6. The system of claim 5, wherein said first direction is substantially orthogonal to said second direction.
7. The system of claim 6, wherein said charged particles comprise muons.
8. The system of claim 1, wherein said material comprises a high density material.
9. The system of claim 1, further comprising a gamma ray or neutron source arranged within said system to thereby enable active interrogation of material occupying said volume.
10. A portal monitor system comprising
a cosmic ray muon tomography system having a plurality of muon detectors, said muon detectors comprising drift cells arranged at least above and below a volume to be scanned both to enable tracking of incoming and outgoing muons and counting of gamma rays and, wherein, in use, said system can both selectively detect any high density shielding occupying said volume from multiple scattering of said muons passing through said volume and detect any radioactive material occupying said volume from gamma rays emitted therefrom.
11. The system of claim 10, wherein said drift cells comprise aluminum drift cells or carbon composite drift cells having internal conductive coatings and wherein said drift cells comprise drift tubes of circular or non-circular cross-section, or non-tube shaped cells.
12. The system of claim 11, wherein said operating gas of said drift tube comprises a non-flammable gas.
13. The system of claim 11, wherein said operating gas comprises a mixture of argon and at least one gas selected from the group consisting of carbon dioxide, isobutane, tetrafluoromethane and ethane.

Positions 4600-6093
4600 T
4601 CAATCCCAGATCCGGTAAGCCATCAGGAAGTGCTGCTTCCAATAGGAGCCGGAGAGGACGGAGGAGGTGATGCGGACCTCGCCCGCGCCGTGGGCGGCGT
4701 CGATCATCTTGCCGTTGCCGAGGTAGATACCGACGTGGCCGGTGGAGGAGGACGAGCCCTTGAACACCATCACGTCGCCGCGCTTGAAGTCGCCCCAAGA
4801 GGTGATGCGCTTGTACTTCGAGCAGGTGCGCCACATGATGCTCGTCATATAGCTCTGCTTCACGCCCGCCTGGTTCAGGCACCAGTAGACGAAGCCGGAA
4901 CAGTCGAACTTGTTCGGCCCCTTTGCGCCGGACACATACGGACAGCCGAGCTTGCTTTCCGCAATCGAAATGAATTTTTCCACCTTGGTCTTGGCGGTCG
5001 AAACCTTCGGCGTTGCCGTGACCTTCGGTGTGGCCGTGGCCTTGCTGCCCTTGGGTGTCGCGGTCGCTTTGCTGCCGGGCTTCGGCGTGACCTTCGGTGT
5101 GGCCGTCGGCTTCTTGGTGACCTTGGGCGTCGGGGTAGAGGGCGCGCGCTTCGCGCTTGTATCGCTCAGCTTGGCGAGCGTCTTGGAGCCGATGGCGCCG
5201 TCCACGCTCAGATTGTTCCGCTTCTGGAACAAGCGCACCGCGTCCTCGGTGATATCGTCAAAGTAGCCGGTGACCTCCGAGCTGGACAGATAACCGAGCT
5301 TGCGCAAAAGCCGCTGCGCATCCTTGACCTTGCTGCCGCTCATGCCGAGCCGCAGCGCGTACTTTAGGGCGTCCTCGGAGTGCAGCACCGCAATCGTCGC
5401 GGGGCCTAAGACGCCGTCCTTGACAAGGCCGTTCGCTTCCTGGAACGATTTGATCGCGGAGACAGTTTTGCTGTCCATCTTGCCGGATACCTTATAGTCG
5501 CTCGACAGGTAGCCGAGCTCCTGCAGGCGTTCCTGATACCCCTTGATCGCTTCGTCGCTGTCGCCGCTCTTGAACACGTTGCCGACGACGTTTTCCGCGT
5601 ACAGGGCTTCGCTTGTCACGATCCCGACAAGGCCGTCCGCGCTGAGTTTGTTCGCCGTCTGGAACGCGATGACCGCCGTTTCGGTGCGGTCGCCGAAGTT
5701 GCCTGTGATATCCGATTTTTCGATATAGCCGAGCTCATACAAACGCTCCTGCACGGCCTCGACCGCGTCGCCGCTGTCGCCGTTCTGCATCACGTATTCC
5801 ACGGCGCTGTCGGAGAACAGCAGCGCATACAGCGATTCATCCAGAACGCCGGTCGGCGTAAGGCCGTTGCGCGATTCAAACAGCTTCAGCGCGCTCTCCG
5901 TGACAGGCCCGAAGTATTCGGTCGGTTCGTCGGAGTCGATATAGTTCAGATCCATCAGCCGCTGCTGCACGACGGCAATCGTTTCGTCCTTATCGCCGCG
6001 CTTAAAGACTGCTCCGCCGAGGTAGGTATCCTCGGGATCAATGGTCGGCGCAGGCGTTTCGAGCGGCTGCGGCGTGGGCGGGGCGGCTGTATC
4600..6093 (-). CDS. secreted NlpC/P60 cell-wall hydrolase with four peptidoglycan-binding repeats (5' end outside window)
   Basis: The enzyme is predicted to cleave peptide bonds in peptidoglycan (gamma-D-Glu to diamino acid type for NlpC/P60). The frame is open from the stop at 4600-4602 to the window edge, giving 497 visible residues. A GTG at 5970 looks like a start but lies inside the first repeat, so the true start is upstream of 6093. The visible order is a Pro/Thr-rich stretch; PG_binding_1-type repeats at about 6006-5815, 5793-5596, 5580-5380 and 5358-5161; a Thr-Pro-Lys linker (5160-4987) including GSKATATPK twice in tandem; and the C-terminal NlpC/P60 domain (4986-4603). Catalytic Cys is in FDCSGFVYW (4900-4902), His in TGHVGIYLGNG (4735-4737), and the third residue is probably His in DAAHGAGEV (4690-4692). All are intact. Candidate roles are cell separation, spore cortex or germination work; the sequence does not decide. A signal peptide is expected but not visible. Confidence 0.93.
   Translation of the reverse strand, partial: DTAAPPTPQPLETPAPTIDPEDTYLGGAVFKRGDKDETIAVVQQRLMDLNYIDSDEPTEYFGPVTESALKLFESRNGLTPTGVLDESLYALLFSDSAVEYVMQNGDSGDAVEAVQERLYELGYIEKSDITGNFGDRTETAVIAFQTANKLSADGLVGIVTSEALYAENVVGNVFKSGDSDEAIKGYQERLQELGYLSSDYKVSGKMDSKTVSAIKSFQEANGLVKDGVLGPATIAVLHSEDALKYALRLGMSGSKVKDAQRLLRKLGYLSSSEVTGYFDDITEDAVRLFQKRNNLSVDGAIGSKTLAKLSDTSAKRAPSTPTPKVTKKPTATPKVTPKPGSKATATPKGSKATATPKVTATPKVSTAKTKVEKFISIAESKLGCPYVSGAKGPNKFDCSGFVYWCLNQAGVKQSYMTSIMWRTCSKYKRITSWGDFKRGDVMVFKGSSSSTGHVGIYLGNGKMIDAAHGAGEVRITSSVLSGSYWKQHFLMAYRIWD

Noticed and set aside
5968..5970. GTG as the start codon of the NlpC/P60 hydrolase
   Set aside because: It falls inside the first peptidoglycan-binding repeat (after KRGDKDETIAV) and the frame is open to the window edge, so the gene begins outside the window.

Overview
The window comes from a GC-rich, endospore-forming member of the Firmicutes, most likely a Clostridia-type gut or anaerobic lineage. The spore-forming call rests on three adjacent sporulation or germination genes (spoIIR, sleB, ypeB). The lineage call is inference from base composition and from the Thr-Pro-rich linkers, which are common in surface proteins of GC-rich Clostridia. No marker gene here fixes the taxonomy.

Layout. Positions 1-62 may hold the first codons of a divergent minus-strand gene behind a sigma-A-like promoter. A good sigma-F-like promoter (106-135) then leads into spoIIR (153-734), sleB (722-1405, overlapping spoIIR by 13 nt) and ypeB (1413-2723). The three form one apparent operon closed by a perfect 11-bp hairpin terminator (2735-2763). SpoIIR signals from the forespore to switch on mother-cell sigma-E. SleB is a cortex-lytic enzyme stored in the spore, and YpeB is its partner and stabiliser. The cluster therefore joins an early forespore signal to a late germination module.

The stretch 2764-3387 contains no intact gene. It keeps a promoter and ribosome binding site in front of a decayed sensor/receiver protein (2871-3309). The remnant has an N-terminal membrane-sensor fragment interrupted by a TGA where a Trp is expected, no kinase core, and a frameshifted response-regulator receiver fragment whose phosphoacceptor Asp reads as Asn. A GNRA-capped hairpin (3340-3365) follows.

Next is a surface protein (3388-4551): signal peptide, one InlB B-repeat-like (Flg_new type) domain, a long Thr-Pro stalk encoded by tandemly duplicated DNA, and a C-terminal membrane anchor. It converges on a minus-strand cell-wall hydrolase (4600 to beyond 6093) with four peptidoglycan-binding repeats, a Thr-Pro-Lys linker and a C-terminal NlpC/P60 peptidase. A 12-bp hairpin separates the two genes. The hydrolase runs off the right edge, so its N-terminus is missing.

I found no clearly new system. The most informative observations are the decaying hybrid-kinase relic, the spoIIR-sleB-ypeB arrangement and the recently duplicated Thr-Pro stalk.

14. The system of claim 11, wherein said drift tubes are arranged in separate planes in two orthogonal coordinates or wherein said drift tubes are arranged in non-orthogonal planes.
15. The system of claim 10, wherein said volume is of sufficient size to enable a vehicle or cargo container to occupy said volume.
16. A method of portal monitoring comprising
arranging a plurality drift cells on opposite sides of a volume to be scanned;
detecting with said drift cells incoming and outgoing cosmic ray charged particles and any gamma rays;
selectively detecting any material occupying said volume from multiple scattering of said charged particles passing through said volume; and
detecting any radioactive sources occupying said volume from detection of said gamma rays.
17. The method of claim 16, wherein said drift cells comprise comprise drift tubes of circular or non-circular cross-section, or non-tube shaped cells.
18. The method of claim 17, wherein said drift cells comprise sealed drift tubes.
19. The method of claim 17, wherein arranging said plurality of drift cells comprises arranging a set of at least three planes of drift tubes above said volume and arranging a set of at least three planes of drift tubes below said volume.
20. The method of claim 16, wherein arranging said plurality of drift cells further comprises arranging said drift tubes in separate planes in two orthogonal coordinates or arranging said drift tubes in non-orthogonal planes.
US11771169 2006-10-27 2007-06-29 Radiation portal monitor system and method Active 2028-06-26 US7633062B2 (en)

Priority Applications (2)

Application Number Priority Date Filing Date Title
US85506406 true 2006-10-27 2006-10-27
US11771169 US7633062B2 (en) 2006-10-27 2007-06-29 Radiation portal monitor system and method